As Rachel walked up the steps, she marveled at the manicured shrubbery,
the scrubbed stones,
the polished brass,
and, well, the manicured-scrubbed-and-polished people.
An usher handed her a program
and she sat down in a pew where a slight shift
slid her inches along the shiny wood.
She remained prayerfully still, and she noticed,
no one sat near her….
The place, well, it made Rachel feel……uncomfortable.
She imagined that the spiders
attempting to spin webs in the uppermost rafters
would be dealt with murderously,
and she wondered how severely she would be dealt with
for having mildly scuffed shoes.
The service: it had a well-rehearsed quality.
The choir sang flawlessly.
The organist played a magnificent instrument in such a way
as to drown out any imperfections in the congregational singing.
No coins clattered in the collection plates.
And the minister, almost certainly a model from Gentlemen’s Quarterly,
[This is how you know this story isn’t about your pastor….]
delivered a sermon that Rachel considered overly-polite spiritual fluff.
Yet, it was delivered in fine round tones.
Throughout the service, Rachel kept looking at the communion table,
set up with a vast array of ornate and glistening antique silver.
Perhaps she looked there out of her own hunger and thirst,
perhaps in the unknowing anticipation
of the miracle that would happen there that day.
It took place just after the minister intoned Jesus’ words,
“This is my body which is broken for you.”
He raised the symbolic loaf and pulled from the ends
so it would halve neatly where it had been pre-sliced part-way through.
But: nothing happened.
The designated pre-slicer had slipped up.
Now: the minister’s eyes showed panic; then he gave a sharp strong tug.
In the silence of that church: the loaf POPPED apart.
It was as though the Bread of Life uttered a groan.
The building’s perfect acoustics carried the sound to everyone in the pews,
and there came a collective congregational gasp.
The minister, frozen, held aloft the jagged-edged pieces of bread.
They spoke silent volumes about the sacrifical quality of Christian love,
and they extended swift forgiveness to the negligent loaf-slicer.
The minister said: “Do this in remembrance of me,”
and those words had new meaning.
The POP had been a JOYFUL sound,
a revelatory sound,
good news to all who heard it
good news of God’s sometimes intrusive, soul-shaking
always loving presence.
And Rachel: she felt at home.
The right meal, the right food,
makes us feel at home. Roots us, grounds us in something vital,
It is a way for our own individual histories to come together.
My own stories and memories,
mixed together with you and yours,
through the sharing of a morsel, or a cup.
So God calls Moses, and his brother Aaron,
and sends them to the Pharaoh.
They convey the message: Let my people Go.
And Pharaoh has a hardened heart, a stubborn heart.
The heart of someone who is in charge but doesn’t listen.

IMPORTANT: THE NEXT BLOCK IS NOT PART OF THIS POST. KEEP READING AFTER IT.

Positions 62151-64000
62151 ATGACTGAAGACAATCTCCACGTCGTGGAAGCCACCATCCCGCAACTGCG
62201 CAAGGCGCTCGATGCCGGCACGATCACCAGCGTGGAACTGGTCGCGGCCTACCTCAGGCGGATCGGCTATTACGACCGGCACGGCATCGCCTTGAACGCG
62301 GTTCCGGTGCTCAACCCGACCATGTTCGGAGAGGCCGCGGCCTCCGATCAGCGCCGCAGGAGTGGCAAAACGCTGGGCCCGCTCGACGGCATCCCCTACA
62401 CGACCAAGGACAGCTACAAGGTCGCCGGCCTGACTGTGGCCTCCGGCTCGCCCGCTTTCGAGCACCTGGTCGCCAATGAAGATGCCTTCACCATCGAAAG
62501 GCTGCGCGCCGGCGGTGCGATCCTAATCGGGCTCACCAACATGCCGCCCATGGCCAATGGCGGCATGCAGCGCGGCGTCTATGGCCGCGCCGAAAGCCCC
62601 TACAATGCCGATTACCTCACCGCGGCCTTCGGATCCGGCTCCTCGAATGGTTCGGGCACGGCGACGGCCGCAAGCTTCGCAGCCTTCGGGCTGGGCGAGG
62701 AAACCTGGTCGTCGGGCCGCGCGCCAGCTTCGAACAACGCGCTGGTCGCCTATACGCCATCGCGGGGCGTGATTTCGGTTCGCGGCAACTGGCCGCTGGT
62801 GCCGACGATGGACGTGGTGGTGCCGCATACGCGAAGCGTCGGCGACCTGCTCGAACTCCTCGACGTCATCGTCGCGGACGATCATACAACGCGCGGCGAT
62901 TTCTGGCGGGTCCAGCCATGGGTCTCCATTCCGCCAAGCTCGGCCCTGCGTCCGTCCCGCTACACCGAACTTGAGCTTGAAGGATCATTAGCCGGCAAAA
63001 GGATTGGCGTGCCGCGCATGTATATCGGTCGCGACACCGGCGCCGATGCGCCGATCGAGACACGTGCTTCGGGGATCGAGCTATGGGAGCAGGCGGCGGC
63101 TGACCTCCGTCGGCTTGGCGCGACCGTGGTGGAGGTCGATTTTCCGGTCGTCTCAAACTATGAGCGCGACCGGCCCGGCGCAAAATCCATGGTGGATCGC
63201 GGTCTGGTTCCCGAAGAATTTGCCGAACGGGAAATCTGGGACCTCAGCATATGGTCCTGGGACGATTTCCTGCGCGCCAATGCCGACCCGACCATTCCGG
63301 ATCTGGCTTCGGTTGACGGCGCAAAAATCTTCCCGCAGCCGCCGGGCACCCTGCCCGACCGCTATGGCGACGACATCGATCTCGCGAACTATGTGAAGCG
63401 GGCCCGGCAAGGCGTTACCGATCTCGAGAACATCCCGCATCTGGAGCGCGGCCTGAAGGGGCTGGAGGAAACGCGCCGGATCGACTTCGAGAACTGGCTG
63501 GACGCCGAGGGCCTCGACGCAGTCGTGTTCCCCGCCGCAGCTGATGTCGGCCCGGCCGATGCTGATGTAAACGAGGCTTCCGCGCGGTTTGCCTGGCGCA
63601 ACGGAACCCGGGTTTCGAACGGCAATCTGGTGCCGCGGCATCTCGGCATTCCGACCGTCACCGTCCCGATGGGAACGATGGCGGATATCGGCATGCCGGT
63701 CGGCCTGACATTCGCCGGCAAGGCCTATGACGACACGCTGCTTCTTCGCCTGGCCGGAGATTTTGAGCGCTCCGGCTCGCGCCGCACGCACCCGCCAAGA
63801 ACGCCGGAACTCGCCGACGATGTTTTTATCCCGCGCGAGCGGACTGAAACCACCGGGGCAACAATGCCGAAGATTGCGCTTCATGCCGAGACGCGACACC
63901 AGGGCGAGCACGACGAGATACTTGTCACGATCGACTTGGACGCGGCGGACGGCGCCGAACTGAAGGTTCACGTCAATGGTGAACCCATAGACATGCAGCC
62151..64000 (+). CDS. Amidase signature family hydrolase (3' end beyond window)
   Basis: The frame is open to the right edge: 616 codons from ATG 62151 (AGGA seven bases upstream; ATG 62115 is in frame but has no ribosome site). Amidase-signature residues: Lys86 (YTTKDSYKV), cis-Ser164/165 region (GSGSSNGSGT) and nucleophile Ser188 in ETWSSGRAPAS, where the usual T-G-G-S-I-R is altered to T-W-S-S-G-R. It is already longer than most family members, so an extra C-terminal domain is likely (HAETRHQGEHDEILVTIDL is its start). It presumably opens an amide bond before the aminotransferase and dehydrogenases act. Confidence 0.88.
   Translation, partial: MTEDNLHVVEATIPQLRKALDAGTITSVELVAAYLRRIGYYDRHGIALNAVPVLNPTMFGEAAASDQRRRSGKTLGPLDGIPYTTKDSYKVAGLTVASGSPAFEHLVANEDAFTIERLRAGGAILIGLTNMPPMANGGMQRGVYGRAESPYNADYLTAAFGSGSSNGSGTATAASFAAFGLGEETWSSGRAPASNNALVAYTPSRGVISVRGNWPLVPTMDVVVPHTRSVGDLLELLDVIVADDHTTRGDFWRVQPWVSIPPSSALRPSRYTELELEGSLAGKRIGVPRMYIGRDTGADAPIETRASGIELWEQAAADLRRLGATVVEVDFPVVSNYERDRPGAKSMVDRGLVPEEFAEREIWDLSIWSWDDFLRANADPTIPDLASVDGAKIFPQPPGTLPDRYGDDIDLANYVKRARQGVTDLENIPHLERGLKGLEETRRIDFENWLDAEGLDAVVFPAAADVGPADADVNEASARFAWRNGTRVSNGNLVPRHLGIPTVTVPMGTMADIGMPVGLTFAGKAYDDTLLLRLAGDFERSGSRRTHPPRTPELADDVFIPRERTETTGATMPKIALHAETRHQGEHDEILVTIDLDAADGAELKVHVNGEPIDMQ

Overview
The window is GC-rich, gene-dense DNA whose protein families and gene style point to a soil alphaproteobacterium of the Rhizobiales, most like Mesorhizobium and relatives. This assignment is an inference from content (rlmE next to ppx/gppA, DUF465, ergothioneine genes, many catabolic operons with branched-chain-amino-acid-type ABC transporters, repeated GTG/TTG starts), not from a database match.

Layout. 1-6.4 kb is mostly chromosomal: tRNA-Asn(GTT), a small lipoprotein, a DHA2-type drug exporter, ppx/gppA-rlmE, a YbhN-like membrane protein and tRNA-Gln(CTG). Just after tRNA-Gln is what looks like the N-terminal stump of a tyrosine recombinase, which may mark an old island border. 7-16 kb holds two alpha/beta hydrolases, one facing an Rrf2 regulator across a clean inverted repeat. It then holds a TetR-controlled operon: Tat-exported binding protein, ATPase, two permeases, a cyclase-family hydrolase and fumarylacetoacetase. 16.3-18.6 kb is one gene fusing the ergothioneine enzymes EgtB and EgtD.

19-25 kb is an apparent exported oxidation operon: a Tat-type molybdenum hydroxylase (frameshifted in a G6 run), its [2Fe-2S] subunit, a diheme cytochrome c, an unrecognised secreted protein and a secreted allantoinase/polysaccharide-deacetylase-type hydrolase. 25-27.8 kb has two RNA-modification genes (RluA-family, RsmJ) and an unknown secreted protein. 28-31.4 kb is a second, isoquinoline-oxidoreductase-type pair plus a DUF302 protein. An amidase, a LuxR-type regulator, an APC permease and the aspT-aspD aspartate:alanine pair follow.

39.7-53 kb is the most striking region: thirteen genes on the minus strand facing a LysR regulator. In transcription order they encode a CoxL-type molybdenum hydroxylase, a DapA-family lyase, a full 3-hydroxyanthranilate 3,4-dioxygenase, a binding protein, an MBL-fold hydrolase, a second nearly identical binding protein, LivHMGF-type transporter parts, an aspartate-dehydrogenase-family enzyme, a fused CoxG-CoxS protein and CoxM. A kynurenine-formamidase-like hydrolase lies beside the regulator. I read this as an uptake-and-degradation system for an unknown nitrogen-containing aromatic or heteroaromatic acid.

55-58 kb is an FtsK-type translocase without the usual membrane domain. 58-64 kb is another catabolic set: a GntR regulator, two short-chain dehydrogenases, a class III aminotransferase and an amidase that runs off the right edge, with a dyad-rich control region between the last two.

And so God warns him: God has heard the plight, the pain,
the crying of the Hebrew people
and God will no longer let them be oppressed.
Nine times is Pharoah warned, each time with an insufferable plague
the Nile turned to blood, a swarm of frogs, or locusts
felling of livestock, crazy darkness.
Pharoah keeps it up. The people cry out all the more.
Will nothing break this awful servitude?
And then it happens:
A plan is hatched to break free, but quickly!
Make plans! Pack up.
Here’s a meal plan: Lamb, Bread, Herbs, Fire
Eat it quickly, dressed and ready to flee
Don’t leave anything behind, lets go!
And the Passover of the Lord comes. The bound, the hardened, are set free.
Thanks be to God!
The people are urged to make THIS experience their CENTRAL experience.
Even TIME will be newly marked this way, the first of months.
And to do this, to enable the people to remember THIS story, THIS experience
throughout time and space,
in those times when THEY are in charge and in power
and when they are outcast, beat down,
on the outs
to REMEMBER THIS
they are given a meal shared, the meal of Pentecost.
For someone like me, its fairly easy to get stuck
in the ritualistic elements of this text.
What kind of lamb is required: one year old, male not female
either from the sheep or the goats
whatever that means to a city boy like me…
roast it a certain way: be sure to keep all the parts together.
Things like that.
But did you notice:
I’m particularly struck, each time I read this text in Exodus, by this:
A lamb is to be offered by each family, for each household.
Like today, this is the common unit of our society, the family
the way that the Hebrews, like us, mark groups and allegiances. In and out.
But this meal encourages people to look beyond those units
for those who NEED to be included, for those who might go without:
“Tell the whole congregation of Israel
that on the tenth of this month they are to take a lamb for each family,